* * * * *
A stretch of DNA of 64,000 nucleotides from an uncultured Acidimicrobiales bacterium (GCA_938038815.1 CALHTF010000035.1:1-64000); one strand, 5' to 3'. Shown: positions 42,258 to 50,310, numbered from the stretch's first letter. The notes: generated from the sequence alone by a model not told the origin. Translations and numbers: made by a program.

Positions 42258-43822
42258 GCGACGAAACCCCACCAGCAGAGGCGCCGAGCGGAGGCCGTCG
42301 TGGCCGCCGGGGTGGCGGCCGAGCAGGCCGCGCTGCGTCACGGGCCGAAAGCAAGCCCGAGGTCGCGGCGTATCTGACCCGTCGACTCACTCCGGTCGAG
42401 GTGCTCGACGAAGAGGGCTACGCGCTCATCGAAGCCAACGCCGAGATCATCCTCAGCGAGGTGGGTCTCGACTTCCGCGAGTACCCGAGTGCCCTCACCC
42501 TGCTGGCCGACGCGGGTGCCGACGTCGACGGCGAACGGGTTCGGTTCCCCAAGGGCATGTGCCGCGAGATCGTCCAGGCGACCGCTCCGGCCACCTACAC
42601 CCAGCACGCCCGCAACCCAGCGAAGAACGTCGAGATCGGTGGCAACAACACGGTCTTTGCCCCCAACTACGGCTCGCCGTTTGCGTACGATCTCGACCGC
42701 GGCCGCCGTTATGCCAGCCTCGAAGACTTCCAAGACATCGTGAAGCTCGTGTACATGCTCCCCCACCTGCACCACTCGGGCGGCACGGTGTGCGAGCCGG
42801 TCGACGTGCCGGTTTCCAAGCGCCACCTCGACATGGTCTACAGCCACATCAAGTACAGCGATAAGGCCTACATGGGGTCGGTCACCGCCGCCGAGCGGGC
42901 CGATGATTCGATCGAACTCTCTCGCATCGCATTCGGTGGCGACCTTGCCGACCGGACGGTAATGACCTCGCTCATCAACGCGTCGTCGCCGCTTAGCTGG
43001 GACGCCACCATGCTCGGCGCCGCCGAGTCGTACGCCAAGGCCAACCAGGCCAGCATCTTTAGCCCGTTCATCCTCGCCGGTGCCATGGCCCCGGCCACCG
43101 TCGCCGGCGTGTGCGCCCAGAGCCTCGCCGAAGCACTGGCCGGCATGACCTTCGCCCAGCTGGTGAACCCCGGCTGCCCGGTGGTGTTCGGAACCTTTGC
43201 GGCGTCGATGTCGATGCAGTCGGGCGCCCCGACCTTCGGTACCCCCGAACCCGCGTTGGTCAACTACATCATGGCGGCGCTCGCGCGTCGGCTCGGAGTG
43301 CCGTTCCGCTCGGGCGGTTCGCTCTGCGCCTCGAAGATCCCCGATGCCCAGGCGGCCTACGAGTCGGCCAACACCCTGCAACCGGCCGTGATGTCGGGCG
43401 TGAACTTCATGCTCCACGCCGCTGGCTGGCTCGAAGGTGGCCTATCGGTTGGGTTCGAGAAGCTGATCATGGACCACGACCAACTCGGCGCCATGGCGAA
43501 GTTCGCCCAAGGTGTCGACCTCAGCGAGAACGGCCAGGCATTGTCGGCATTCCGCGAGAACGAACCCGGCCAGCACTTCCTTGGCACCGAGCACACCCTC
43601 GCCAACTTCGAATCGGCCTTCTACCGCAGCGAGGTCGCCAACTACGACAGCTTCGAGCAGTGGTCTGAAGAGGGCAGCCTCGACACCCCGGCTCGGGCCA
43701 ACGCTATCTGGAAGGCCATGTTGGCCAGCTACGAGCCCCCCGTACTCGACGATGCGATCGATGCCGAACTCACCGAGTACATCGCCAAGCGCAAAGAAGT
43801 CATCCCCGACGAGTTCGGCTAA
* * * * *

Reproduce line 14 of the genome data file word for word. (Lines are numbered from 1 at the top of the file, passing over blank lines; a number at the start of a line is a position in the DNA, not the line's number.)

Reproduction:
43301 CCGTTCCGCTCGGGCGGTTCGCTCTGCGCCTCGAAGATCCCCGATGCCCAGGCGGCCTACGAGTCGGCCAACACCCTGCAACCGGCCGTGATGTCGGGCG